wrq
June 30, 2018, 3:36pm
#1
https://play.rust-lang.org/?gist=700082a7e73b250f7a4bf1187a4b7fd2&version=stable&mode=debug&edition=2015

So in theory, sum_of_n will produce a Vec where each item is the gaussian sum up to that point. I’m starting from 1 just for clarity.

So,
[gauss(1), gauss(2), gauss(3), gauss(4)] etc
[1, 3, 6, 10] etc

It seems like res is never getting those values pushed, because I don’t see anything printing…?

I’m not a rust expert, so maybe I am glossing over an important detail here.

There is something printed:

()

Rust functions have to declare their return type. If nothing is specified, a function returns the empty tuple, also known as the unit type : `()`

. Re-read the chapter on functions to refresh your knowledge.

```
fn sum_of_n(n: i32) -> Vec<i32> {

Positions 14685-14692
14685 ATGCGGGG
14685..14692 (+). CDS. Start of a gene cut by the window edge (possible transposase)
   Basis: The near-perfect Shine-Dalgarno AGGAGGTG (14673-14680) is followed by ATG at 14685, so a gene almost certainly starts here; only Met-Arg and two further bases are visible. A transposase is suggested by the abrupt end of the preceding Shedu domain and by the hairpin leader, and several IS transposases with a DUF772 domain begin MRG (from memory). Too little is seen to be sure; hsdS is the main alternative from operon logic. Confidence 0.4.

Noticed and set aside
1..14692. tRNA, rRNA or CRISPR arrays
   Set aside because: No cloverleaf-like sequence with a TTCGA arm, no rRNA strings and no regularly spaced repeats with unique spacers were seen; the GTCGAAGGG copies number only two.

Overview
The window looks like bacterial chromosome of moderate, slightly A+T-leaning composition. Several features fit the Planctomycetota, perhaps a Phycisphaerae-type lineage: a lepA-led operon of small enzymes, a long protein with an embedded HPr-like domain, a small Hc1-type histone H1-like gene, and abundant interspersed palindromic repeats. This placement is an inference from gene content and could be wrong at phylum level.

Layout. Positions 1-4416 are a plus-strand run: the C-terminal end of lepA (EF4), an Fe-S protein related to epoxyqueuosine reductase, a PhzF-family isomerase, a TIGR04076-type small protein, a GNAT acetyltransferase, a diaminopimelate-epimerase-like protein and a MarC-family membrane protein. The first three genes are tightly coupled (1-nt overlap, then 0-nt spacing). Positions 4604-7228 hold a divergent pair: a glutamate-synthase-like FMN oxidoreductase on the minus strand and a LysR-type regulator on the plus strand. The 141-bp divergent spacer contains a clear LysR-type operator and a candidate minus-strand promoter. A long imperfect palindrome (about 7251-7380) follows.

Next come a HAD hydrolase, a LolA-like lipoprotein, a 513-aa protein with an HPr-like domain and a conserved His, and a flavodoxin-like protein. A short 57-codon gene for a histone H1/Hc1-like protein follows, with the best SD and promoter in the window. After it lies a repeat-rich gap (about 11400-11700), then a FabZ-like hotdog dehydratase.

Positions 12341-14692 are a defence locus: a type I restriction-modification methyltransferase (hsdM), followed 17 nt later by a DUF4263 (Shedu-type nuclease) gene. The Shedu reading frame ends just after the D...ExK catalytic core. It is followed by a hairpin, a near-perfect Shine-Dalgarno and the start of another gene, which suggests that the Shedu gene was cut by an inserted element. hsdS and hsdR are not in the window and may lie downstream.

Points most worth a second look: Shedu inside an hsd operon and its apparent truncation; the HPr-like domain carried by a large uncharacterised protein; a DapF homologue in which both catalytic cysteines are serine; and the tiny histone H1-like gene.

// -> Vec<i32> // should be [gauss(1), gauss(2), gauss(3) etc]
let mut res = Vec::new();
for i in 1..6 {
res.push(gauss(i));
}
res
}
```

I’d write this with more iterators, however:

```
fn sum_of_n(n: i32) -> Vec<i32> {
(1..6).map(gauss).collect()
}
```

The recursive implementation seems inefficient, however, so a rewrite might look like:

```
fn sum_of_n(n: i32) -> Vec<i32> {
let mut sum = 0;
(1..6).map(|i| {
sum += i;
sum
}).collect()
}
```

wrq
June 30, 2018, 3:45pm
#3
Ah, I see. Wonderful, thank you so much.

I will reread that chapter right now.

Hyeonu
June 30, 2018, 6:09pm
#4
Aaand this?

```
fn sum_of_n(n: i32) -> Vec<i32> {
(1..6).scan(0, |sum, i| { *sum += i; *sum }).collect()
}
```

wrq
June 30, 2018, 6:47pm
#5
Yes! Great!

I ended up doing something similar with map.

Afk now, will update this post later with code for posterity.